Hong Kong unrest fuels negative image of China among Japanese
- One-party rule and territorial disputes with Tokyo also weigh on perceptions despite governments striving to improve ties
- Chinese citizens on the other hand show an increasingly optimistic attitude towards Japan
Conducted in September by the Japanese think tank Genron NPO together with China International Publishing Group, the survey of 1,000 respondents aged 18 or older showed 84.7 per cent of Japanese residents had a negative attitude towards China.
The figure was actually down 1.6 percentage points from the previous study, but comes as the two governments are making visible efforts to improve bilateral relations that have been fraught for years.
Abe reportedly touched on the Hong Kong situation during the discussions with Wang, calling for a “peaceful resolution”. He asked Beijing to show restraint and resolve the crisis through dialogue so Hong Kong could return to the “one country, two systems” formula under which the city has been governed since its return to Chinese sovereignty in 1997.
Yasushi Kudo, the head of Genron NPO, said the survey was conducted at a time when incidents of violence in Hong Kong’s ongoing anti-government demonstrations were being covered extensively in the Japanese media.
“Many people have sensed the powerful and high-pressure response of the Chinese government and that has given them a negative image,” he said.
Beijing has labelled the movement part of a “virus of street violence” and called it a campaign to overthrow the Hong Kong government.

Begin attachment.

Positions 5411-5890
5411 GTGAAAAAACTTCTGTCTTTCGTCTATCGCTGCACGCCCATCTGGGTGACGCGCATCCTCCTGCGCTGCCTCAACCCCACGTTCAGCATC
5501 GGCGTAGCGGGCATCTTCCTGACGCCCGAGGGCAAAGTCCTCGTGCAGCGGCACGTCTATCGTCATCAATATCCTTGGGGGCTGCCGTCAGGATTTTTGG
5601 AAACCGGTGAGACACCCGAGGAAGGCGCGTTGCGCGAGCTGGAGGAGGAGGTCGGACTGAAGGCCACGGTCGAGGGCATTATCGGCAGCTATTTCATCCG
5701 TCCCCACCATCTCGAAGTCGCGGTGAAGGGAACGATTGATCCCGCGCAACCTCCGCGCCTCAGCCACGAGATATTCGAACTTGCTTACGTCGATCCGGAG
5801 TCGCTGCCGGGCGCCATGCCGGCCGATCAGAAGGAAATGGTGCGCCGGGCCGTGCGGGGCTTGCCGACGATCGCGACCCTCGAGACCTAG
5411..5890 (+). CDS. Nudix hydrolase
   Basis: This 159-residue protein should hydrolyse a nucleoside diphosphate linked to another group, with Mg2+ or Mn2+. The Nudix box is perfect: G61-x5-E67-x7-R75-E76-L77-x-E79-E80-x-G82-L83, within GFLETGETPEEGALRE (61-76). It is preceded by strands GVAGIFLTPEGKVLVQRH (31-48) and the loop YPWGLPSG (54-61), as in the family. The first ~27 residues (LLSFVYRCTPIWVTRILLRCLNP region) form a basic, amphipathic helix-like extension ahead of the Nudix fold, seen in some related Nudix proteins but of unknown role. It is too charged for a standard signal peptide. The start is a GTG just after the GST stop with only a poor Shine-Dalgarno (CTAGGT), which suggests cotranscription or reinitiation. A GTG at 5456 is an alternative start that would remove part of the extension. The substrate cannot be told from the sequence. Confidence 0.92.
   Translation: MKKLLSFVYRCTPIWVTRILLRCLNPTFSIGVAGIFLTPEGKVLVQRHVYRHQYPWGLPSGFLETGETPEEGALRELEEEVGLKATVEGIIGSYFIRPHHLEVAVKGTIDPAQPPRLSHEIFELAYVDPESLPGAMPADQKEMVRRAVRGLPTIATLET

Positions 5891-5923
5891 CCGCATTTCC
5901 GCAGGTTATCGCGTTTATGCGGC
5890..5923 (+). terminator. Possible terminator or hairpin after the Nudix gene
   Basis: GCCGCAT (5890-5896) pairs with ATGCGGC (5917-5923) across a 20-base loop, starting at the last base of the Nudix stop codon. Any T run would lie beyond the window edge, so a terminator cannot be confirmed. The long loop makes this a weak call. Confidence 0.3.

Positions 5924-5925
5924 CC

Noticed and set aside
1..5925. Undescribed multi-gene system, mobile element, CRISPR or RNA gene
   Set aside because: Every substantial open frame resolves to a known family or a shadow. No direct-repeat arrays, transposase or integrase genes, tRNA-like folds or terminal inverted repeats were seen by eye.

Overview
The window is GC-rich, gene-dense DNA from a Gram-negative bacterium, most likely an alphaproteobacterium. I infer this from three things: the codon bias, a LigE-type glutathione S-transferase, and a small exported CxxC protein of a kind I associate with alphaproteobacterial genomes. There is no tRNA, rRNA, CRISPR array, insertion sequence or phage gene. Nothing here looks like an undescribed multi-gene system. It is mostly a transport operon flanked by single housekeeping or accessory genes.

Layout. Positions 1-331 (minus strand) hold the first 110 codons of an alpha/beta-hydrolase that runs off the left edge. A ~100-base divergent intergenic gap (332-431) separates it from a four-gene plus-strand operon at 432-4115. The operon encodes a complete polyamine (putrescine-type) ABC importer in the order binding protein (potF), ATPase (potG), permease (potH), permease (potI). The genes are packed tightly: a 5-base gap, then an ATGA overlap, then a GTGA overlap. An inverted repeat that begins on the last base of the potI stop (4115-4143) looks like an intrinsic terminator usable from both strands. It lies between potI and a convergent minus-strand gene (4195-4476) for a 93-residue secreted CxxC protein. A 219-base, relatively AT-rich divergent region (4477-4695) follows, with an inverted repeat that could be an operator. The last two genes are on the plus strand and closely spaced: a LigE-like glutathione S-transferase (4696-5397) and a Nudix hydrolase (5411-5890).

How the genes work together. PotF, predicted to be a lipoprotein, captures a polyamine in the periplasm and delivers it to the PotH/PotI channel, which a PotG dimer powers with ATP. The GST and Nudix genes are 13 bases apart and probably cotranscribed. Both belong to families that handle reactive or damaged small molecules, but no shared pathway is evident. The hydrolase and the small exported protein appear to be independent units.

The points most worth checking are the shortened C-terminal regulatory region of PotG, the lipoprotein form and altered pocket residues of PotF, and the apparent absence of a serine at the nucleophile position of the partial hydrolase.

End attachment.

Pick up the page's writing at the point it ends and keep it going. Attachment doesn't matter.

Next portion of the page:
Makoto Watanabe, an associate professor of media and communications at Hokkaido Bunkyo University in Hokkaido, said Japanese perceptions were largely formed through local media coverage.
“The Hong Kong situation has worried people here, undoubtedly,” he said. “It’s not so much concern about democratic principles, but it is about freedom. We see those images and we realise that China is a less free society, a totalitarian state.
“Also, Japanese people don’t like confrontation and violence and there is a strong sense that they should be avoided at all costs, so we are uncomfortable when we see that happening.”
The Japanese people surveyed also said they were wary of Beijing’s growing economic and geopolitical power in the region and further afield.
“China has got much bigger and much more powerful in a very short space of time and that is perceived as a substantial threat to Japan,” Watanabe said. “And as Beijing has become more powerful, they have also become more pushy on things like territorial issues.”
Conversely, Chinese respondents questioned in a separate study by the same two organisations showed an increasingly optimistic attitude towards Japan, with 45.9 per cent holding a “favourable” or “relatively favourable” impression. That figure was 3.7 percentage points higher than in the previous year.
About 1,500 Chinese citizens were surveyed in Beijing, Shanghai, Nanjing and seven other cities in September and October, and the results were released on Thursday.
A greater number believed the Sino-Japanese relationship was improving, with 34.3 per cent classing it as “better” against 30.3 per cent in 2018. It was the fourth year in a row of improvement.
Meanwhile, just over 55.5 per cent of the Chinese questioned perceived Japan as a military threat, down 13.2 percentage points from last year.
South China Morning Post
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